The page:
Looking at North Korea

Looking at North Korea

In 1945, two Americans drew a line across their map of the Korean Peninsula. Above the 38th parallel, the Soviets would demilitarise the Japanese (who had controlled Korea since 1910), whilst below the task would fall to the Americans.

72 years later, there’s still a divide, just a bit more diagonal. But now a very dangerous and sad one; for families separated, for a people divided and for millions who live with the threat of nuclear war. Plans, hopes and dreams potentially obliterated on the whim of Kim Jong-un or Donald Trump.

On a grim wet day, Roger travelled 50 miles (80 km) north of Seoul into a grim landscape – beyond the civilian exclusion zone and Freedom Bridge, down one of the North Korean tunnels and looked across the Korean Demilitarised Zone (DMZ).

This is a view that should make many world leaders, past and present, ashamed. All of them too powerful, all of them men, and all of them pathetic creatures who nurture power instead of healing.

In 1989, with the collapse of the Iron Curtain, Europe was able to move out of the shadow of WWII and the Cold War. When will Korea be able to?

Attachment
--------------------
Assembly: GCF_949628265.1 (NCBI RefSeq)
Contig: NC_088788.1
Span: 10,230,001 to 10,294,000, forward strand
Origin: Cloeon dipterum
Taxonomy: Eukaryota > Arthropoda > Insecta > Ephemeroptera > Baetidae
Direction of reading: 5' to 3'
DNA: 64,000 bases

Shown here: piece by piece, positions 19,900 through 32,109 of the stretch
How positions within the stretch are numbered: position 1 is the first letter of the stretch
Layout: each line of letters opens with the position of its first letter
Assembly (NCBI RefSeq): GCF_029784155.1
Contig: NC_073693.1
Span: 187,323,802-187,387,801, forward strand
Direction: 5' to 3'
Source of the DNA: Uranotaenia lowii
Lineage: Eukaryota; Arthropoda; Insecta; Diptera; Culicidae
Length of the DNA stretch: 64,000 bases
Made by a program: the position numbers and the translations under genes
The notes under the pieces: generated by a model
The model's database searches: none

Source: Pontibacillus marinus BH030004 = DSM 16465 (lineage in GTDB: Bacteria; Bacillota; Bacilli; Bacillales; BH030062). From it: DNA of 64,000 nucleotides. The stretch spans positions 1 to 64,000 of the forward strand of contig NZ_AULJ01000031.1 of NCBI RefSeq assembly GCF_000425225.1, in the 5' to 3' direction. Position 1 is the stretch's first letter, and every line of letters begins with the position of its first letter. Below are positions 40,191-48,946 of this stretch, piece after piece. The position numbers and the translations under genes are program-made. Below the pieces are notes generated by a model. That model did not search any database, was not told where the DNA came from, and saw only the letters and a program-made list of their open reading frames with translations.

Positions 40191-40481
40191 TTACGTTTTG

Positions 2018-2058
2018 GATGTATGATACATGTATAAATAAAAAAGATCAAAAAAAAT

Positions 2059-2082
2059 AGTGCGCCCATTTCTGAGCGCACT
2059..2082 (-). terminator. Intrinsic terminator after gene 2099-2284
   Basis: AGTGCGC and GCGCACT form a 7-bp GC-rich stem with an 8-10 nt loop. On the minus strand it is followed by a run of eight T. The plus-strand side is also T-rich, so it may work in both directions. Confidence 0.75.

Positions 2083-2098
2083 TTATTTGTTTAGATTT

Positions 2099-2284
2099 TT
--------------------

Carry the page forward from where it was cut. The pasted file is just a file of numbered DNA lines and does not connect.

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On the barbed wire at Freedom Bridge, South Korean messages of hope
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Roger’s view across to the border. Near the centre, just seen through the mist and rain, are the flags of North and South Korea
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Built in 2002 by the South Koreans, Dorasan Station is a station without trains. A political statement

If you plan to do this Try and book the combined Joint Security Area (JSA) and DMZ tour. Because of the joint South Korean/American military exercises taking place whilst Roger was in Seoul, all tours of the JSA at Panmunjeom were cancelled.

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